The Competition

You have a lot of good competition in the calendar space on the iPhone, so if you don’t feel like shelling out the $5 for Fantastical, don’t worry.

Let’s start with Sunrise Calendar (Free). Sunrise Calendar was our previous pick for the best calendar on iPhone. It’s free, supports the big three calendar services, integrates weather forecasts, and links up with tons of other services. The problem is the app’s now dead after Microsoft acquired the team who made it. A lot of the Sunrise features are now being integrated into Microsoft’s Outlook app, but the iOS app for Sunrise will never get updated again.

Any.Do Cal (Free) is another decent free option, but it hasn’t seen an update in a year. Cal is a little more fun and playful then Fantastical, integrating a lot of images into its design as well as working well with the Any.do to-do list app. As a calendar, it does everything it needs to, but doesn’t go too far out of its way to do anything new.

Finally, as far as free options go, it’s worth mentioning Google Calendar (Free). If you’re deep into Google’s ecosystem, the Google Calendar app is great. It shows you events from Gmail, to-dos, and even gives you little added features like flight information. The problem, of course, is that most of the usefulness relies on other Google services, so if you’re not using any of them, Google Calendar is far less useful.

In the paid space, the biggest competitor to Fantastical is Calendars 5 ($6.99). Calendars 5 is a very capable app that includes natural language input, a task manager, and a variety of view options to glance at your calendar. The week view in Calendars 5 is good, better than Fantastical’s in some ways, but the rest of the interface is a bit lacking. Calendars 5 is also a universal app, so if you use your iPad a lot, it’s great to just purchase one app instead of two.

Week Calendar ($1.99) is another app that once sat in our App Directory. It’s packed with a ton of features, including multiple views, your choice of navigation app integration, templates, widgets, and more. It’s also quite possibly the ugliest option available, but that hasn’t prevented it from being one of the most popular calendar apps out there.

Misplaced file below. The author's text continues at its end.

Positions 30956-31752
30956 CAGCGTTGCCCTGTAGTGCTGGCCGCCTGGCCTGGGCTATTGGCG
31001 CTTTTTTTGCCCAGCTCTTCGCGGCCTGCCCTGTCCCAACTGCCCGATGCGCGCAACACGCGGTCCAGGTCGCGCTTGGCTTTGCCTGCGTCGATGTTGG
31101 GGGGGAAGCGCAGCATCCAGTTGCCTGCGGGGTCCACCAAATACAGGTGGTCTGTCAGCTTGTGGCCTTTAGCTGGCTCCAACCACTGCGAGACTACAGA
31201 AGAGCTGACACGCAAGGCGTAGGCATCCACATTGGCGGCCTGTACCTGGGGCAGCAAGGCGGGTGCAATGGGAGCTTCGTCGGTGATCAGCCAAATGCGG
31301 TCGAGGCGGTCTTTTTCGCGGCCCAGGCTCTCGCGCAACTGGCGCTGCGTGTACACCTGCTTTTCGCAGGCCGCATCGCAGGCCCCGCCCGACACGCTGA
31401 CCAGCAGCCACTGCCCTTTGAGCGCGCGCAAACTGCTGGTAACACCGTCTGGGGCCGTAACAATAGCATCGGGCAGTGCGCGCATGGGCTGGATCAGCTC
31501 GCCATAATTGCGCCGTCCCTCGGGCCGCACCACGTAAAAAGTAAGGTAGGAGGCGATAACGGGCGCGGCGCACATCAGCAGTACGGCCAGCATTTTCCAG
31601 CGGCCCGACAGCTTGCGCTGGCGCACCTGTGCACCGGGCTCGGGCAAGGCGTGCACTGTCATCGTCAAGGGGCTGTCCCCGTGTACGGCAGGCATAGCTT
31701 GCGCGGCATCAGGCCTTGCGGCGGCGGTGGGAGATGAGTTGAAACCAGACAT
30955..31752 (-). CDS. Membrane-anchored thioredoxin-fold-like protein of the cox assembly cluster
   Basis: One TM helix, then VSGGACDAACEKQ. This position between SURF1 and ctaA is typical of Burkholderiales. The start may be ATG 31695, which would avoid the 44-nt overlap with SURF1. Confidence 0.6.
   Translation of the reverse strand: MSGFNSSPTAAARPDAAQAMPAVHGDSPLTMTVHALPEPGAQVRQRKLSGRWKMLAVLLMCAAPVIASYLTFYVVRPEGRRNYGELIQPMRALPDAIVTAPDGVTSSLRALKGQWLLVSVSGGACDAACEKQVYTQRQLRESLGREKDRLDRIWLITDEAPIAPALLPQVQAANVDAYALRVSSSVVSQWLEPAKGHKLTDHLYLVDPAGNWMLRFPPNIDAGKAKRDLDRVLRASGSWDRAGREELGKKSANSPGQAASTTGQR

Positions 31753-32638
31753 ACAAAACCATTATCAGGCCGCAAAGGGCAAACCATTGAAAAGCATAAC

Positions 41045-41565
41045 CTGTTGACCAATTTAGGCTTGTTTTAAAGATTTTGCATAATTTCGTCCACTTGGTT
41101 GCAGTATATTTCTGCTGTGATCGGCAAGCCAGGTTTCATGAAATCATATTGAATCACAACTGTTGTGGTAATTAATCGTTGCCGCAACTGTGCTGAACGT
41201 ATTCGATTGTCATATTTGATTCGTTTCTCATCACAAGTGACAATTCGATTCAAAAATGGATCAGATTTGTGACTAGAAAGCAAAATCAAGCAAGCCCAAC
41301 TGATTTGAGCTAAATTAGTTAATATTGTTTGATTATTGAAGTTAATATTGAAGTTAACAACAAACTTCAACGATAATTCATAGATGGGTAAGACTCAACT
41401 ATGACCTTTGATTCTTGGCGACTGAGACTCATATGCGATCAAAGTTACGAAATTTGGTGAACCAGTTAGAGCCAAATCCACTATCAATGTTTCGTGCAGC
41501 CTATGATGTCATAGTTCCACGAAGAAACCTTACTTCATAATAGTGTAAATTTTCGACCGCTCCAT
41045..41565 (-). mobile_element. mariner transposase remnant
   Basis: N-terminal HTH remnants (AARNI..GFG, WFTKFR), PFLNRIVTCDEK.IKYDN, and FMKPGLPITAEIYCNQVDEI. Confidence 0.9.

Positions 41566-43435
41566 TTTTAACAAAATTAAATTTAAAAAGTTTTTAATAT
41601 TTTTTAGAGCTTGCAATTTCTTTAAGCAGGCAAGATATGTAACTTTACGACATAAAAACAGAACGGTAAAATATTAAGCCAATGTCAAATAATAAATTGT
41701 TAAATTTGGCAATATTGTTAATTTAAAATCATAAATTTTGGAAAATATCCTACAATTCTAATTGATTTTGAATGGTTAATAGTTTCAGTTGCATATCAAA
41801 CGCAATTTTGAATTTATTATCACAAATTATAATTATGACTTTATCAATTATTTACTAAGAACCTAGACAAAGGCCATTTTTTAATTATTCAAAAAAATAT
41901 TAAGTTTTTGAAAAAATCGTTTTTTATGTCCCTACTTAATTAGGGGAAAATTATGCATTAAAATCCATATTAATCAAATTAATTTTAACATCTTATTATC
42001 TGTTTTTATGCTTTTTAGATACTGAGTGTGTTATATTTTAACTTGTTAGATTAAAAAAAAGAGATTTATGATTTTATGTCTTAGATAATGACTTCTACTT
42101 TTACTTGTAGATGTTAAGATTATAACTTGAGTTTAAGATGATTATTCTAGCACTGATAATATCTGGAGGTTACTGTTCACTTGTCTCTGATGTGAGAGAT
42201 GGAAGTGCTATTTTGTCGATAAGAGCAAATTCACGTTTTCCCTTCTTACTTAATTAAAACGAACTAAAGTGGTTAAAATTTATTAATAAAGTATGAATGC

Lifehacker’s App Directory is a new and growing directory of recommendations for the best applications and tools in a number of given categories.

How to Choose the Perfect Backpack for Comfort, Organization, and Style

How to Choose the Perfect Backpack for Comfort, Organization, and Style

I’m a backpack addict, and trust me: The wrong backpack means you’re stuck with an uncomfortable, awkward bag, all day. A few simple choices will make sure you choose the best in comfort, style, and convenience. I’ve found some common ground through my many, many backpacks that can help you choose yours.

Strap Comfort 101: Never Ignore the Seams

Have you ever worn a backpack that sagged on your back and just didn’t rest nicely like you wanted it to? Padding can help, but bags often sag because of how their straps are sewn onto the bag. Adjustable straps can help here, but you also need to pay attention to how the bag was built.

Most backpacks have adjustable straps, and you shouldn’t buy one that doesn’t. Unfortunately, those straps loosen with use and you’ll have to readjust them regularly. To make sure you get it right every time, mark the straps where they’re most comfortable. Fill it up your usual carry, put it on your back, and then adjust the straps to a place where you feel comfortable walking around. Before taking the bag off, mark the location of the straps with a marker or, if you dare, cut a small notch in the side. (See below for an example.) I like the notch better because you can’t see it easily and therefore won’t harm the look of the bag, plus you can feel exactly where to adjust the straps. That’ll save you some neck strain. As you carry your bag around, you can mitigate some slack by carrying your backpack short distances by its top handle, and you should definitely buy a backpack with a top handle.

How to Choose the Perfect Backpack for Comfort, Organization, and Style

That’s great if you have a bag already, but if you’re shopping or a new one, look at how the backpack straps are sewn into the top. When the straps look like they were just sewn on and hang off the top, they’ll loosen at the seams over time, and cause your sagging problem. If the straps look like they were folded a bit and form a curve, you will get better support from the bag. Check out the picture below for an example.